“Potrebujemo vino! We need wine!”
I was motivated to practice my Slovene while touring a wine cellar in Goriška Brda. I came here with Slovene friends who are sommeliers, but you don’t have to be an expert or a local or even a wine drinker to enjoy this region, which has been compared to California’s Napa Valley. It also has been called Slovenia’s Tuscany.
Gorška Brda Wine Tasting Tour
For a good orientation to the area, stop at Dobrovo Castle, a local landmark that has been restored as a restaurant and tasting room. Irina in the tourist information point told us about things to do in the local area and we left with an armload of maps, brochures and a helpful pamphlet listing the opening times of nearby wineries. The tourism authority has a helpful website in English. A viewing terrace overlooks Klet Brda, the largest wine producer in the region, where tastings are available. If you’re on a group tour, it’s likely to stop here and move on.
The shifting borders in the area make for complicated history. The major town of Gorica (Gorizia) ended up in Italy after World War II, and Nova Gorica was built on the Yugoslavian side of the border, becoming Slovenia in 1991. Sandwiched in between the Adriatic and the Alps, Brda’s winemaking has influences from both Italy and Austria. The rolling hills now in Slovenia eventually lead to the karst region and its fantastic caves, with adventures ranging from family fun to UNESCO world heritage. The karst geology also influences the wines here. The white rebula grape has been called the queen of the region and is growing in popularity.
My tasting tour was arranged by friends who have completed the demanding course for sommeliers in Slovenia, requiring detailed knowledge of the different wine regions and ideal food/wine pairings for literally every kind of grape in the world. One of our companions was a top finisher in the sommelier competition. Among the many required skills, contestants must empty a magnum of sparkling wine into 22 glasses, each with exactly the same amount, using only one hand and one try. (Do not attempt this at home.) The same friends took me on an epic 12-hour wine crawl through Ljubljana and connected me with secret wine cellars in Ljubljana and Bled. So fasten your seat belt, it’s going to be a delicious ride.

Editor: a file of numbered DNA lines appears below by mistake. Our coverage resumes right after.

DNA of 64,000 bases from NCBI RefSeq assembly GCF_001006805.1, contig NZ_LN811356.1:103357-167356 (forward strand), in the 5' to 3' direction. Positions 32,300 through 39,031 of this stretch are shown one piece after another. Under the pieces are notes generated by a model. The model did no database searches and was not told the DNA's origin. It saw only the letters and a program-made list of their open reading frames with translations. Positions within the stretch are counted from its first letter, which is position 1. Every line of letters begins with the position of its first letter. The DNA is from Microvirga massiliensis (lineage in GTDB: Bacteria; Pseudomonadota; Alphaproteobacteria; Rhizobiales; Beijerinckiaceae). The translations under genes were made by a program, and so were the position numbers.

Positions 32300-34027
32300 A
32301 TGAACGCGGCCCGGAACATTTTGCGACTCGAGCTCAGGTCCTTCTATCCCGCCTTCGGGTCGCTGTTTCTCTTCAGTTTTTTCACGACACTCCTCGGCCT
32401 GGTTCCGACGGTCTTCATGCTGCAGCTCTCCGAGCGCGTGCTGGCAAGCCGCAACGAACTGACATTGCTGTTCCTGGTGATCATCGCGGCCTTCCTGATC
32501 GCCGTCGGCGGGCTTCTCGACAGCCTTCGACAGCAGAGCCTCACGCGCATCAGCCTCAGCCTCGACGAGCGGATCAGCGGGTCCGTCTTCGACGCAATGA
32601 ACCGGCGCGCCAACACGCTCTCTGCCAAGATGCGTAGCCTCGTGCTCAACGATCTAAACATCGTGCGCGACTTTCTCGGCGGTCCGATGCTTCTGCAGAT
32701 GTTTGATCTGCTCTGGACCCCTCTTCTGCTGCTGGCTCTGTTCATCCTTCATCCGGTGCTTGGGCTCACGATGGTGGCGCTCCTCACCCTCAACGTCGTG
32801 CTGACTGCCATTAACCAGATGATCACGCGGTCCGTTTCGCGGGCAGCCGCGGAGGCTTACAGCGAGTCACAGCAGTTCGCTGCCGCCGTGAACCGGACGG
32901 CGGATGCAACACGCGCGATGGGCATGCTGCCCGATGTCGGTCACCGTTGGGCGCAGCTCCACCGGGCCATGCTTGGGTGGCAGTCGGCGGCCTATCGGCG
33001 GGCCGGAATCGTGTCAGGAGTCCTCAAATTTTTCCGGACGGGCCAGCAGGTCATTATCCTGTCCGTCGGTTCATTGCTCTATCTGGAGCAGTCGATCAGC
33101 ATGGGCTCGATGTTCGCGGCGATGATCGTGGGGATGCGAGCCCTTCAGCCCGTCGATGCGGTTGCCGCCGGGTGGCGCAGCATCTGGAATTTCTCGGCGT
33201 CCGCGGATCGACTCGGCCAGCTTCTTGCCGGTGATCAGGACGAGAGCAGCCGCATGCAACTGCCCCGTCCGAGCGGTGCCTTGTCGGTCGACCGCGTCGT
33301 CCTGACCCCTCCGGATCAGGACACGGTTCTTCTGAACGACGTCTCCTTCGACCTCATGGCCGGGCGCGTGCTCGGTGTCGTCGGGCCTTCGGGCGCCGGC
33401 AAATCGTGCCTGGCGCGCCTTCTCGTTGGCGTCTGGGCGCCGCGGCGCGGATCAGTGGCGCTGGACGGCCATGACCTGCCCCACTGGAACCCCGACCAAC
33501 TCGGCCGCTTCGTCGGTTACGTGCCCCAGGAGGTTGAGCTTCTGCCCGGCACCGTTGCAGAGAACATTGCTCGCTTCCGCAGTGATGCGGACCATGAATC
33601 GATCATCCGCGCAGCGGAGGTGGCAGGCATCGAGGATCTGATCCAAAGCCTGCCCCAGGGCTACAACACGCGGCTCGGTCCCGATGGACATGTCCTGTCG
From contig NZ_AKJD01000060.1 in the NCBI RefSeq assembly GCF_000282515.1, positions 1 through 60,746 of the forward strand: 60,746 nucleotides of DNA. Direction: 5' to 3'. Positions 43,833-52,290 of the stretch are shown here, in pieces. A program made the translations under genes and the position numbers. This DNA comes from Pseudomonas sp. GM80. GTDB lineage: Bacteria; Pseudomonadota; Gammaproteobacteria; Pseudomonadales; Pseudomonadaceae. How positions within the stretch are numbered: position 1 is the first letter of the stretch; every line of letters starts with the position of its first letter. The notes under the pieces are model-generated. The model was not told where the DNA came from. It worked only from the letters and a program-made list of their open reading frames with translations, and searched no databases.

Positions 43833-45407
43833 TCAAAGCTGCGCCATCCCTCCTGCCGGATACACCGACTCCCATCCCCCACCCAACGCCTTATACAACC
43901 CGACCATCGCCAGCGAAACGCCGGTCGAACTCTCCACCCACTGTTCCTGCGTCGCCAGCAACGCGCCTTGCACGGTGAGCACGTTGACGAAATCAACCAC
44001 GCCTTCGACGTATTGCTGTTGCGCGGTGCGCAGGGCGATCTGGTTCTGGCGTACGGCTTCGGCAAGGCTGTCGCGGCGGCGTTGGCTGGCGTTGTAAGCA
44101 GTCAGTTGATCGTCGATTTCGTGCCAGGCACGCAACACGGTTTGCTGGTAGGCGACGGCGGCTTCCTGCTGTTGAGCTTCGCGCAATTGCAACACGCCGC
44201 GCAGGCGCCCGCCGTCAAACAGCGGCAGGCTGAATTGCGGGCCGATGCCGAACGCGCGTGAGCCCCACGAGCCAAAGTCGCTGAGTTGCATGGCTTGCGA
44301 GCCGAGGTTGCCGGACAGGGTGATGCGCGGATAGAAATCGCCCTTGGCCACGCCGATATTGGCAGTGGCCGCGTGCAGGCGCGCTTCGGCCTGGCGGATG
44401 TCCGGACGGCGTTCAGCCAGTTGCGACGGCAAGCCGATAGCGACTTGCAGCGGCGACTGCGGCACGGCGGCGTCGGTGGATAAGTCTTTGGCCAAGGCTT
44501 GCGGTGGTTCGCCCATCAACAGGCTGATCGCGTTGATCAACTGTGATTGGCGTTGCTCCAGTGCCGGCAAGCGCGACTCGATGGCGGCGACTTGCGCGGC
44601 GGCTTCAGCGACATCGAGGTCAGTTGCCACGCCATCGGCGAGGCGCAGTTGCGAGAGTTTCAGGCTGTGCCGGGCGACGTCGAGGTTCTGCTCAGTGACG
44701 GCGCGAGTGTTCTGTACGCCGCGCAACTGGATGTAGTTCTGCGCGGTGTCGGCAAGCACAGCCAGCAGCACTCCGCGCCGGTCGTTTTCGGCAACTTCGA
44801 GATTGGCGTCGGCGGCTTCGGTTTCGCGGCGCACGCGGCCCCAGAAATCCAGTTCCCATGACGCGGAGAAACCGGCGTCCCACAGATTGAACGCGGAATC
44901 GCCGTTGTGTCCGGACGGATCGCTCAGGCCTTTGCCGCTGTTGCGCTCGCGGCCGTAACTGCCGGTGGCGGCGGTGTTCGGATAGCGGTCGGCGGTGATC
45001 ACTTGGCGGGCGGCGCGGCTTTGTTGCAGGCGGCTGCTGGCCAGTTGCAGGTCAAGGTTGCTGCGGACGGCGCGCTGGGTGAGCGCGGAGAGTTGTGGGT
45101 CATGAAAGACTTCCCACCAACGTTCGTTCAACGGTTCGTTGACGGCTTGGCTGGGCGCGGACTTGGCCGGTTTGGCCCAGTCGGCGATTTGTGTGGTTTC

This charming villa with green shutters might look like a transplant from Tuscany, but the tastes at Kabaj are uniquely Slovenian. The key word here is “maceration,” the process in which the grape juice remains in contact with the skins for weeks or even months. This produces the color and higher tannins of Slovenia’s orange wine. Think of it as a white wine produced like a red wine.
The orange-colored Sivi Pinot (Pinot Gris) 2014 was the perfect starting point. Our four-course tasting lunch, a bargain at 40 euros per person for the high quality, paired various white, orange and red wines with Brda farm ingredients and regional recipes. Plan ahead if you’d like to stay overnight in the villa.
Different grapes and different ways of processing mean that some wines will be capped with a twist-off top for drinking now, while others are aged in wood or amphorae and corked. “Sun in the glass,” explained Katja, who has owned the place with her French husband since 1993. On a tour of the cellar, we saw some special bottles intended for export to Asia. Most Slovene wine, however, is consumed here in Slovenia. Three hours flew by. And this was only the beginning!
Blažič Farm: A Vineyard Divided
Imagine you have a friend who produces award winning wine on a farm that straddles the Slovenia-Italy border. You walk to the stone that marks the dividing line. Over the span of four generations the land has been divided among four different countries, cutting off the cellar from the Blažič family’s vineyards until the Schengen Agreement relaxed the border controls in 2007.
We sat on a shady patio and sampled the wines with local cheese and ham, feeling like family as children played nearby. We learned fun facts, like how the name of the Jakot variety is really a backwards spelling of Tokaj. In 2004 Hungary trademarked Tokaj for its region that produces sweet dessert wines. Slovenia’s jakot is something completely different, having more in common with sauvignon vert and a local word which historically means “very good wine.”